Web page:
For something so intrinsically a part of us, it seems there’s plenty we’re in the dark about when it comes to our blood type. Indeed, according to various surveys, anywhere from 35 to 50 percent of people in the Western world just plain don’t know what their type even is.

That’s why we here at Medical Daily have decided to pull back the curtain and lay down some interesting factoids about blood types and their continuing, if sometimes overexaggerated, importance to our lasting health.

When you’re trying to remember your blood type, you’re likely grasping for two things: is it A, B, AB, or O? And is it positive or negative?

But your precise blood type is vastly more complex than that. Our red blood cells are constantly covered by different kinds of antigens — as many as 600 known currently, though only around a quarter of these are commonly seen. These antigens, inherited from our parents, can be broken down into 35 broad blood groups, with the most relevant being the ABO group and the Rhesus group. And of the 61 antigens in the Rhesus group, the most essential is the D antigen.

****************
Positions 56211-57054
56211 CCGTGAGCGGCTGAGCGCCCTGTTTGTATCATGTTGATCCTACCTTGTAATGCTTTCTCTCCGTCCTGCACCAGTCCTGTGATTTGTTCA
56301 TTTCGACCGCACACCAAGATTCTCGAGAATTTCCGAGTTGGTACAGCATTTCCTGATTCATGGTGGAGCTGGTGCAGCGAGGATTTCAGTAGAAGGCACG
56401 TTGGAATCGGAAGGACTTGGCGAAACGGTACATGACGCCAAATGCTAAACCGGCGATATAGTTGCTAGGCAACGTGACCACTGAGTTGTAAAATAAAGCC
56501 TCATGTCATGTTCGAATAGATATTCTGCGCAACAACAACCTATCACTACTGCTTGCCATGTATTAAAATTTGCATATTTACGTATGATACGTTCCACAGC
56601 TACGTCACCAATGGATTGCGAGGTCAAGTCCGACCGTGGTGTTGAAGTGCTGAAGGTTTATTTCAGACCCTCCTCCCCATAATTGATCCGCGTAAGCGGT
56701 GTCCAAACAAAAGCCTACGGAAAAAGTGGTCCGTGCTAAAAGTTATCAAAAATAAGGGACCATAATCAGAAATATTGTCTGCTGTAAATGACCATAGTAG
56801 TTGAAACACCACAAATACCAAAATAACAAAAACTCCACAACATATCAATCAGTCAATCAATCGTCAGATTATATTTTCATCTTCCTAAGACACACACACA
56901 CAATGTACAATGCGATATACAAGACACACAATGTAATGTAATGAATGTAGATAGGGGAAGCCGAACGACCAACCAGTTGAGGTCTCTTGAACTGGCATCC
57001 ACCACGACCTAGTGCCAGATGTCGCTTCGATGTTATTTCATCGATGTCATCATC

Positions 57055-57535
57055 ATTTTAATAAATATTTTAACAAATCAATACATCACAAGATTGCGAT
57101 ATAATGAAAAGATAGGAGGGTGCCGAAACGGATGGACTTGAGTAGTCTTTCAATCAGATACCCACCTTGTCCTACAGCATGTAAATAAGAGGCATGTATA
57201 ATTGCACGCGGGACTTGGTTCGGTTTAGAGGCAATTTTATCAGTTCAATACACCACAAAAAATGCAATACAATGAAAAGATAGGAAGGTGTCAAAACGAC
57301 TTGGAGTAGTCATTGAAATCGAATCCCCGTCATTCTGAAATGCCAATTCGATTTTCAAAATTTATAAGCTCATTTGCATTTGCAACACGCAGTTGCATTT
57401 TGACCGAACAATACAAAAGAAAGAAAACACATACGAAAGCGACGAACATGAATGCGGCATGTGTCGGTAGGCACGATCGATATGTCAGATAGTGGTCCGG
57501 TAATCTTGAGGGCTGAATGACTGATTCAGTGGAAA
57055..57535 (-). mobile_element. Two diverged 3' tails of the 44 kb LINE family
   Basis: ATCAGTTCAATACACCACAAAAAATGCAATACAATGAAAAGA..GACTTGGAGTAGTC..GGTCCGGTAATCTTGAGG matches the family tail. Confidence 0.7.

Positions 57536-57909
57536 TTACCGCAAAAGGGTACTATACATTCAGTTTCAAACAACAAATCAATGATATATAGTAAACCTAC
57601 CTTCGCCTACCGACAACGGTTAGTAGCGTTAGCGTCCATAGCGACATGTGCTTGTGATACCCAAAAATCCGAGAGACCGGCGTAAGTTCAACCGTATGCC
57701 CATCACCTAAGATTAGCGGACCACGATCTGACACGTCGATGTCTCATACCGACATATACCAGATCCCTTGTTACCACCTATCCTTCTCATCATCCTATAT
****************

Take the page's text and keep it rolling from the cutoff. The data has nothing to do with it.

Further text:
When it comes time for a blood transplant, our body can usually only accept donated blood cells compatible with the antigens from these two groups. That’s because people with the A, B and O types produce antibodies that target the A or B antigens not native to their body. In other words, people with an A blood type produce antibodies for B and vice versa. People with the O type lack both A and B antigens and therefore produce antibodies for both, while people with the AB type don’t produce antibodies for either.

Similarly, people without the D antigen typically can’t use blood positive for it, while people who have a positive D type can use D- or D+ blood.

Thus, O- people are considered universal donors, while AB+ people can receive blood from anyone else. Interestingly enough, the opposite is true when we only need to transplant the liquid component of blood, called plasma, into someone else’s body.

Written by jale